Poster Paper: Estimating the Impact of Early Postsecondary Opportunities on Student Outcomes: Evidence from Tennessee

Saturday, November 9, 2019
Plaza Building: Concourse Level, Plaza Exhibits (Sheraton Denver Downtown)

*Names in bold indicate Presenter

Jonathon Attridge1, Madison Dell2, Amanda Klafehn2, Caroline Martin1 and Alex Monday2, (1)Tennessee Department of Education, (2)Tennessee Higher Education Commission

In response to the Every Student Succeeds Act of 2015, Tennessee developed a robust accountability framework for K-12 schools to ensure success for all students. Because this framework identifies bridging high school and postsecondary as a priority area, the Tennessee Department of Education (TDOE) developed a Ready Graduate indicator that measures how well schools prepare students for higher education and incentivizes schools to expand access to early postsecondary opportunities (EPSOs). EPSOs provide students with the opportunity to take college-level courses while still in high school, including Advanced Placement, International Baccalaureate, and dual enrollment. Previous research suggests that early exposure to the rigor and expectations of college-level coursework increases college attendance and success (Allen & Dadgar, 2012; Cowan & Goldhaber, 2015; Giani, Alexander, & Reyes, 2014), especially for low-income students, underrepresented minority students, and first-generation students (An, 2013; Shapiro et al., 2016; Taylor, 2015). To better understand the changes in EPSOs offered at Tennessee schools and the impact these changes have on student outcomes, we plan to address the following questions in this paper:

  1. How have EPSOs offered at schools changed over time?
  2. What are the strongest predictors of schools offering particular types of EPSOs?
  3. Does a change in EPSOs offered impact student outcomes (high school graduation and postsecondary enrollment)?
  4. Does the type of EPSOs offered have a differential impact on student outcomes (high school graduation and postsecondary enrollment)?

We will leverage data from Tennessee’s longitudinal data system to link state administrative data from TDOE and the Tennessee Higher Education Commission, enabling us to quantify EPSOs offered at public schools and track high school graduation and postsecondary enrollment for high school students in Tennessee. We will also leverage data from the National Center for Education Statistics’ Common Core of Data to control for school-level characteristics, such as student/teacher ratio, percent white, percent non-white, Title I status, locale/urbanicity, and National School Lunch Program status. With school as the unit of analysis, this study will provide descriptive information about the changes in EPSOs offered at Tennessee public schools from 2007-08 through 2017-18. We will use a series of stepwise linear regression models with binary indicators for EPSOs offered as the dependent variable to see which schools are more likely to offer certain types of EPSOs. We will then use linear regression models with high school graduation and postsecondary enrollment as the dependent variables to estimate the impact of changes in the number and type of EPSOs offered on student outcomes.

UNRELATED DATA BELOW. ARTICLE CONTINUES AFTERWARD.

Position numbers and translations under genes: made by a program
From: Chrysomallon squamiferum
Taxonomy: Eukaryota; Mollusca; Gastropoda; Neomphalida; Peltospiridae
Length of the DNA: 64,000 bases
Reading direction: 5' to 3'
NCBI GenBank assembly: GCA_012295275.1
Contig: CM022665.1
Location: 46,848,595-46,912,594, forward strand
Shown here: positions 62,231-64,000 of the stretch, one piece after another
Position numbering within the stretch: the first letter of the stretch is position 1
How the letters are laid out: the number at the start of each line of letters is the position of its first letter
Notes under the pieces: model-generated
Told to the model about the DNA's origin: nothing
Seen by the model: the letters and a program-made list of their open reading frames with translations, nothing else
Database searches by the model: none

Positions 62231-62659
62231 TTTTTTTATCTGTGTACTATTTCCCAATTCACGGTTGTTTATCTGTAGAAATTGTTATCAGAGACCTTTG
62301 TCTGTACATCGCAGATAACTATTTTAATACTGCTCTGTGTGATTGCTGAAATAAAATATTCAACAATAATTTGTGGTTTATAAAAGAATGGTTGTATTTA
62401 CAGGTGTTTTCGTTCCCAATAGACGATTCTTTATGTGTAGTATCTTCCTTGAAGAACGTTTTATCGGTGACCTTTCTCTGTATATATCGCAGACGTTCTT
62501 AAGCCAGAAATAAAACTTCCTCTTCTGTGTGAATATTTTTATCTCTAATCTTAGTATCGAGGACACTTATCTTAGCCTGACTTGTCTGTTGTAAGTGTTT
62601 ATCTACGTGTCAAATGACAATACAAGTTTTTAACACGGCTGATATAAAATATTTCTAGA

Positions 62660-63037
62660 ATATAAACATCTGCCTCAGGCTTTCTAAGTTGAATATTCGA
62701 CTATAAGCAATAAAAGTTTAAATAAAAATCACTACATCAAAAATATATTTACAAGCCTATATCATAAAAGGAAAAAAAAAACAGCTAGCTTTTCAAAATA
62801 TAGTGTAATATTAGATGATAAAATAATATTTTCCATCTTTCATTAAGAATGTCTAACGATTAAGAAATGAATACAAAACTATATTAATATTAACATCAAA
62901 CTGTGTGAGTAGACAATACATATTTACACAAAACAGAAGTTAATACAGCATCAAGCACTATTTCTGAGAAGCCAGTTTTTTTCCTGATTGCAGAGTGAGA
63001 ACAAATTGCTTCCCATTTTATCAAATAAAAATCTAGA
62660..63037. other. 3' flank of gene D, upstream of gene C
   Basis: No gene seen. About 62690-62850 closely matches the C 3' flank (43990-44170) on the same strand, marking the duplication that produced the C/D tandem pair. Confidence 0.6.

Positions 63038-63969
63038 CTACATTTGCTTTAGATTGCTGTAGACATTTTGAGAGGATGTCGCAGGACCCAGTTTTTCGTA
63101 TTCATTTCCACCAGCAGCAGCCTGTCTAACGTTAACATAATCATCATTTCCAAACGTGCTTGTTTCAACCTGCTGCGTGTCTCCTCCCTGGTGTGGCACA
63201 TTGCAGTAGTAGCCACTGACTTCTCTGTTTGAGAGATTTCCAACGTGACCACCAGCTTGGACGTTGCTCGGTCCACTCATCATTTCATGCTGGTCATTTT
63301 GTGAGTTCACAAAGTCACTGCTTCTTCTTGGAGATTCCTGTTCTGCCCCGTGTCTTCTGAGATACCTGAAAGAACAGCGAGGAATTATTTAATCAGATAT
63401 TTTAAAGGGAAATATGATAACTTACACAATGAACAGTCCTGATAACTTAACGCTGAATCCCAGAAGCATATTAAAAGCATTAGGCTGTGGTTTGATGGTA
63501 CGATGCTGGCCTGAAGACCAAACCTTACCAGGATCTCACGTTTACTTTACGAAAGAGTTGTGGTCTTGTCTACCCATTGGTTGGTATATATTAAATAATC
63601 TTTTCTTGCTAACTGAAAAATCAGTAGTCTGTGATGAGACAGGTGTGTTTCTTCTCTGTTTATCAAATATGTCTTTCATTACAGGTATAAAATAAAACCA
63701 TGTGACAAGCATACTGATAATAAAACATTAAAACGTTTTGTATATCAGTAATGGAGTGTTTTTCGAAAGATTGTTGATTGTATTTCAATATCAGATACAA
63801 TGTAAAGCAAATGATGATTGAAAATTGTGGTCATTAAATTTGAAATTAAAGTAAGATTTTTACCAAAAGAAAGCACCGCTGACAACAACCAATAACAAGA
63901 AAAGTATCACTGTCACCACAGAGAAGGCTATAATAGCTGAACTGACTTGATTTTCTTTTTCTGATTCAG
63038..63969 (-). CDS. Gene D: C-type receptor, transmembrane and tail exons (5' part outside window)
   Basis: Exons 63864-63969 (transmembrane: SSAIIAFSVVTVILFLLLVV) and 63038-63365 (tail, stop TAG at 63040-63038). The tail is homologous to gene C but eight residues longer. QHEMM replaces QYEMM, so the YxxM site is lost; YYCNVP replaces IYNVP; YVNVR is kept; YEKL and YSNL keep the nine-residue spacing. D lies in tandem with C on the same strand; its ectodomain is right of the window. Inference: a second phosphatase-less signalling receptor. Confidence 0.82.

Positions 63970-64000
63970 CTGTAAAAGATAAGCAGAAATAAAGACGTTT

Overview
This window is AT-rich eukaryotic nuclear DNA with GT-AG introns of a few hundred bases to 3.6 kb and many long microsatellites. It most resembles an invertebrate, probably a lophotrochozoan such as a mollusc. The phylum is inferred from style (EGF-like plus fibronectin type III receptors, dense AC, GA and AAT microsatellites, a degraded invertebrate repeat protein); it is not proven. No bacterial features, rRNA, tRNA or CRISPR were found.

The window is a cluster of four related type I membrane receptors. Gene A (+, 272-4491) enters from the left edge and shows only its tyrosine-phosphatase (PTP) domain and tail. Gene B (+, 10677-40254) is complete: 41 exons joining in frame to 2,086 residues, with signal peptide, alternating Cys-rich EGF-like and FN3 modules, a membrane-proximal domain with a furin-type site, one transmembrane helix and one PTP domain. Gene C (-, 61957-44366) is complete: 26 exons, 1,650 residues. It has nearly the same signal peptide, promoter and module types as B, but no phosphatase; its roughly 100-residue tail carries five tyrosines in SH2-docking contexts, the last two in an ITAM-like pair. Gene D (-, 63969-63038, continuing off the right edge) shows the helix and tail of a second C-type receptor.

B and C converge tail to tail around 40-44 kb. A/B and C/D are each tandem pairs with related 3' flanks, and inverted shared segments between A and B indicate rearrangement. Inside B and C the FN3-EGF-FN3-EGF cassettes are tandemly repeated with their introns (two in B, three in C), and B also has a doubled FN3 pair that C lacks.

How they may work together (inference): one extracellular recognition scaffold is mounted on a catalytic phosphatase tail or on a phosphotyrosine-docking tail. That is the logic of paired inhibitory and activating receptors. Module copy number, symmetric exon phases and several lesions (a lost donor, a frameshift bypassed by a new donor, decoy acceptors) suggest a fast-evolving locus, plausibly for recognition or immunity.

Though prior literature has investigated the impact of EPSOs on student outcomes at the student level, this study will add to the body of knowledge by exploring how changes in the number and type of EPSOs offered affect student outcomes at the school level. As Tennessee strives to improve students’ preparation for higher education and the workforce, the results of this study can inform policy discussions about the impact of EPSOs and how the state can strategically invest in expanding access to these opportunities.